And I don't know how this is going to shake out. I think college athletics, as we knew it just a couple of years ago, is at an end. We've always had kind of semi-professional athletic teams attached to academic institutions, but now the veil of amateurism is quickly being pulled back and now we have professional athletic programs attached to academic institutions at the division one level and possibly even a little bit at the division two level. Institutions like the one I serve, Spalding University in Louisville, Kentucky, we're a division three school, as is Smith College and lots of the private liberal arts institutions all tend to be division three, which means we don't offer athletic scholarships.


And so it would be rare, not unheard of but rare, for one of our student athletes to benefit from selling their name, image, or likeness. It would probably be unrelated to their athleticism at our institution. So the equity at division three schools is probably still pretty strong, but gosh, division one, it's going to be ugly for a while.

Emy DiGrappa (08:48):

Wow. That's really sad, isn't it? I was listening to how interesting it is that you became an athlete as a way to not being a nerd or being a brainiac or whatever you want to call it, but the academic love that you have. But throughout your life, you've really gravitated, and I don't know if you're just a natural athlete as some people are, or that was just part of your inner being that you found athletics to be an outlet of expression and you excelled at it obviously, but why rowing?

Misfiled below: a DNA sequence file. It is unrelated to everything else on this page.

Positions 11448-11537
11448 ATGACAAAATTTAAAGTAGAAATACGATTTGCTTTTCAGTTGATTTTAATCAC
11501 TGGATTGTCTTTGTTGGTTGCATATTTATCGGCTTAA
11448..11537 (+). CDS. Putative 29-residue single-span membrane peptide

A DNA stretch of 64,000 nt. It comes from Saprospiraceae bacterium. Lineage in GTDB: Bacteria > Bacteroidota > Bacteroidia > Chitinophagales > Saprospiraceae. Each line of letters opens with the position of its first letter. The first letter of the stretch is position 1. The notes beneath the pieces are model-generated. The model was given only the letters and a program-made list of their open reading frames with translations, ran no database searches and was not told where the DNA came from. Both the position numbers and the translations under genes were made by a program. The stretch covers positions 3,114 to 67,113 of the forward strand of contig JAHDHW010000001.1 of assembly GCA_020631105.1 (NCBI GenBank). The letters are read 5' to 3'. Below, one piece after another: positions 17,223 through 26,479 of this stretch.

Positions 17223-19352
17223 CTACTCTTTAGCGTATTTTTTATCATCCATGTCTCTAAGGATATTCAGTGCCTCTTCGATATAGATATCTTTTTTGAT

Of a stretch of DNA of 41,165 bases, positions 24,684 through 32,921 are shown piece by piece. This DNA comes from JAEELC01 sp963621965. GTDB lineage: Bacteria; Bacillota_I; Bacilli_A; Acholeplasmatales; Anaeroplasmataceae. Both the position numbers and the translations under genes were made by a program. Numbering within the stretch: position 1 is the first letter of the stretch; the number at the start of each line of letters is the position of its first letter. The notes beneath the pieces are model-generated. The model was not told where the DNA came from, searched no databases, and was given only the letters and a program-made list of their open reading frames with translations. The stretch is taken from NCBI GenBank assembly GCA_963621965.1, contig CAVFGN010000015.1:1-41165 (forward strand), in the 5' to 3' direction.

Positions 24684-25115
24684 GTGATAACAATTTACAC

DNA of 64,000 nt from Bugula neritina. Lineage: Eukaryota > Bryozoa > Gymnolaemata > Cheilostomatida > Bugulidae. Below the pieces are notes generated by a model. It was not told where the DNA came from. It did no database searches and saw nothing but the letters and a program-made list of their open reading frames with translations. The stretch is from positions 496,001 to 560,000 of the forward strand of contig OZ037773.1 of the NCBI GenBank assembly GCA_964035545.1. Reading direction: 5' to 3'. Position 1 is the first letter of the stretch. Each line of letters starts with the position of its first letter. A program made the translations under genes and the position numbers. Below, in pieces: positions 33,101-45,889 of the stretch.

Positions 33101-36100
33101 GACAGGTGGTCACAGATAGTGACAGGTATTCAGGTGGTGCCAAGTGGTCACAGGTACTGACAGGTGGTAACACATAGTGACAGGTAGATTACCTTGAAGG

Tori Murden McClure (09:31):

I learned to row at Smith College and I am a world-class introvert. So the two sports that I really gravitated toward were cross-country skiing and rowing in a single skull, both of which are activities that it's really hard to have somebody be right beside you as you're doing those activities. And so it's great activities for someone who's naturally pretty introverted. How I became a university president is the big question 'cause it is a horrible role for somebody who's very introverted to have to spend all day and every day with people usually raising money. I feel like I eat for a living sometimes, but I've been super fortunate in walking through the doors of opportunity as they open.